Have you heard of anything like it in the Android world? I’m sure you haven’t. The typical Android user would explain that Android users are not part of a cult and therefore don’t follow every step that ”the leader” takes. As an Apple user I think it’s just plain dumb. To upgrade is to care about your devices. This is what it looks like in the Android world:

This picture is also from

Add the fact that Android users has more than 3000 different variations to choose from. That is what they call freedom of choice. The developers call this hell. Well, I guess there has to be some enthusiastic developers that actually like to develop apps for Androids, but if you ask me, you probably have to belong to a cult to cope with all the extra difficulties that follows from this mess of variations and different stages of upgrades.

Who’s the master behind this mess? Google. The ”do no evil”-company that gives away everything for free like the kid on the schoolyard that gives candy to everyone and hopes to become popular. Well, that’s not the whole truth. There are no such a thing as a free lunch and there is no such thing as a big search engine company giving away things for free. They earn their money from ads and payed search results. That’s why Android is free to use for everyone that wants to build a smartphone. You can do whatever you want to do with Android if you just know how to do the code.
The problem is: that’s exactly what developers do and especially in China. They figured out that all that ad-stuff was a bore and that they don’t like Google’s search engine, because they have one of their own, Baidu, so it turns out there’s not much for Google to earn their money on? You can read about that in this article from ExtremeTech. To make it worse, China is the number one source for Android malware.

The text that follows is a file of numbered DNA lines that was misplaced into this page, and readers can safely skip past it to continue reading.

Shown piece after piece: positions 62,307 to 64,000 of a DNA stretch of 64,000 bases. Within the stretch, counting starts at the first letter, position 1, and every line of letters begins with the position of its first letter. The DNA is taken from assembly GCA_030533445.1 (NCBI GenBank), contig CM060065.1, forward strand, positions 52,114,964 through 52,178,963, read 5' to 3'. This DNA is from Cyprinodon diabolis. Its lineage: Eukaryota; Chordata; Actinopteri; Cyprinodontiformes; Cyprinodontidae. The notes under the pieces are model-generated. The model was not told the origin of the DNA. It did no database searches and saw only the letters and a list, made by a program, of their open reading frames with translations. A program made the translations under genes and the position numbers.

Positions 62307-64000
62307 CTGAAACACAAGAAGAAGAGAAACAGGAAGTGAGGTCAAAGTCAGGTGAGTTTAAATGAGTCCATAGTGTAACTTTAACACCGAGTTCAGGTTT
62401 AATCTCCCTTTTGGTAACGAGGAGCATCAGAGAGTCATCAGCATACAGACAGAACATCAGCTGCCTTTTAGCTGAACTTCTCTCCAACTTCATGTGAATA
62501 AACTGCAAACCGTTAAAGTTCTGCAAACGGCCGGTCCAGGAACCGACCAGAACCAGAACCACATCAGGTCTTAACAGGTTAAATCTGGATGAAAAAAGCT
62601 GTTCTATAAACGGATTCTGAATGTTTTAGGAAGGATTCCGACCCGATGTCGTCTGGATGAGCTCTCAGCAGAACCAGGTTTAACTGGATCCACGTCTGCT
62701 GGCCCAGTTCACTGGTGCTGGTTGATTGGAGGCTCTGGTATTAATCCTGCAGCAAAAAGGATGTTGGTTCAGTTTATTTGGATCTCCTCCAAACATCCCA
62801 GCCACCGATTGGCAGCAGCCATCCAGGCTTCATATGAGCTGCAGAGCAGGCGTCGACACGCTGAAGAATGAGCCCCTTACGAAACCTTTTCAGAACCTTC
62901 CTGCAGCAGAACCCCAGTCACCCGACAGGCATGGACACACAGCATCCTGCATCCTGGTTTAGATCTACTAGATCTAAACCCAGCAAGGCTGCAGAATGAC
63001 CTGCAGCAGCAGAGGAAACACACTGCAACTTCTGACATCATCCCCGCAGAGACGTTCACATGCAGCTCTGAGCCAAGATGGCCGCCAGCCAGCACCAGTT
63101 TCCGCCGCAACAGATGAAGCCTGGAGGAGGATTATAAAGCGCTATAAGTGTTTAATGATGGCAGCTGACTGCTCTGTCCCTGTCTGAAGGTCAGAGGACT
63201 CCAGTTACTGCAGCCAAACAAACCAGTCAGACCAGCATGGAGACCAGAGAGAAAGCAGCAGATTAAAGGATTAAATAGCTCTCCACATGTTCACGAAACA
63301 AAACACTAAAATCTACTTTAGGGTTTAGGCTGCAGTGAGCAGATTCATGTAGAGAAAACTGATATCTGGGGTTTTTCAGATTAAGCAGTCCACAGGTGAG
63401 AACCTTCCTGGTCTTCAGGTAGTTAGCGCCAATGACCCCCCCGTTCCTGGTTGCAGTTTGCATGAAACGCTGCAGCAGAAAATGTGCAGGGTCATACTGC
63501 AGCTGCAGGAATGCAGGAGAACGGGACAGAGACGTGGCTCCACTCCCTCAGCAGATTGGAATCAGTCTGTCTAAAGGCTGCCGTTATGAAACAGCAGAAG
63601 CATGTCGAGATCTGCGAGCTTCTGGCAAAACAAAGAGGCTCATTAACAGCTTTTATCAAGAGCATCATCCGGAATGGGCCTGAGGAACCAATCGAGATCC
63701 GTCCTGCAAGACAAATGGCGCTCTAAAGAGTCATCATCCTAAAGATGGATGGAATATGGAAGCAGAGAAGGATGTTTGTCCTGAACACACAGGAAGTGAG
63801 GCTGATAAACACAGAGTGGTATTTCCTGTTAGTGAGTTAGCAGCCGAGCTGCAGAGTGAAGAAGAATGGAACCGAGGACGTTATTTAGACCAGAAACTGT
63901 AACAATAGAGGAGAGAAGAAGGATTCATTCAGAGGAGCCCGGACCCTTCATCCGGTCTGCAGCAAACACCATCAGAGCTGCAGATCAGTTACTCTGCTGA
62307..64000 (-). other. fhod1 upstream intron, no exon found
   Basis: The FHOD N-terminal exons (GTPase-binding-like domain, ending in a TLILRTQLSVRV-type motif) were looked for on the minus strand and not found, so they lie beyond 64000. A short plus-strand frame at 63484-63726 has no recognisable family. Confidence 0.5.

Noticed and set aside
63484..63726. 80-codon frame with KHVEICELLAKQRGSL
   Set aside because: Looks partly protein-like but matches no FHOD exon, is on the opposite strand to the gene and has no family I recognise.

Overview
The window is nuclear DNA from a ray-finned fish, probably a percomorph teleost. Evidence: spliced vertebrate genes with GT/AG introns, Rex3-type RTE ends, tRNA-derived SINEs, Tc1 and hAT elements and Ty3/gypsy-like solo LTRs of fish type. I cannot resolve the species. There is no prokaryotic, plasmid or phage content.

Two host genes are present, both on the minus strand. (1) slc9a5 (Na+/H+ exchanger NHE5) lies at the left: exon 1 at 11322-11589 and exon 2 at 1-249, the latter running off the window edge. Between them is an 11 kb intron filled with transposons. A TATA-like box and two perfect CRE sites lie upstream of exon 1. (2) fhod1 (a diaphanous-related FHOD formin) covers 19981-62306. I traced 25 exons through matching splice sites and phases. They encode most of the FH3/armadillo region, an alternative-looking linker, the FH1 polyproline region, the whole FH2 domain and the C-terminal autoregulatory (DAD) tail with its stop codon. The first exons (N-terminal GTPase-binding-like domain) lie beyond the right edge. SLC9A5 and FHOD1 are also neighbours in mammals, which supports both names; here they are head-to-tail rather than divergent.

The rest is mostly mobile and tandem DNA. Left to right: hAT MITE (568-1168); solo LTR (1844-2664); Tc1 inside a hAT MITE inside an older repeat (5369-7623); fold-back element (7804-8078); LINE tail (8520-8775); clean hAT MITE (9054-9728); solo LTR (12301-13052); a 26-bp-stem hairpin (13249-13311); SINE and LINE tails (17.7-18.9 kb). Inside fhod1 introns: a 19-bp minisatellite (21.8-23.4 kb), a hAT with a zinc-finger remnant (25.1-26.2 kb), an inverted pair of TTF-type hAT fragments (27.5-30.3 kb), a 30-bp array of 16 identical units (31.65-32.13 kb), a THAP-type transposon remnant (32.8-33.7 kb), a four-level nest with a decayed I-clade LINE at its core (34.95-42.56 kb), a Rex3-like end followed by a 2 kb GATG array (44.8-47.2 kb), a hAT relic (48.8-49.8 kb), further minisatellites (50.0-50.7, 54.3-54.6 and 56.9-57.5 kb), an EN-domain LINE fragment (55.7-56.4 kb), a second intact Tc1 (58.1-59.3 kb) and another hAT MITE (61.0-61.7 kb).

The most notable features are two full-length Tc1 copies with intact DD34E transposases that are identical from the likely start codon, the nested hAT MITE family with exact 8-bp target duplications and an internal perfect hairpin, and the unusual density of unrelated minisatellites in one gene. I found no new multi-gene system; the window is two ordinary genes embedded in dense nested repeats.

Now, there are of course some Android power users and they are very easy to detect: they are the ones that actually have found out how to surf the internet on their devices… Do you think that I’m unfair and mean writing this? The fact is that research after research give the same result: iOS users surf the web, Android users don’t. It’s like a mystery why they don’t. Maybe they think it costs a lot of money, maybe they just want to make phone calls with their smartphones (that’s like buying a computer to use it as a lamp) or maybe they can’t figure out how to do it. The consequence is that Android users don’t buy much stuff from the internet either, while iOS users do – which means that more money flows in the system, which makes it more stable. An OS without money in the system is like a house of cards – it offers no stability.
By the way, Android users don’t like to pay for their apps either… they just want everything for free and believe that Apple users are stupid to pay for everything. I guess they thought it was stupid when Apple turned the music business upside down with introducing iTunes several years ago. Pay for music? When you could get free, pirate copied music from the internet? Well, it didn’t take long until a lot of people bought a lot of music from iTunes and they are still doing it and it’s not so bad for the musicians either, because, they get payed. App developers get payed, authors get payed when they sell e-books in Apple’s iBookstore.
I believe in clean business solutions. If you want this, you have to pay this. Simple like that. If you don’t pay, you just won’t get it.

This is why I want to stay in my Apple world as long as it keeps on being smart, functional, beautiful and delivering an excellent user experience.

What is a country now when we have Internet?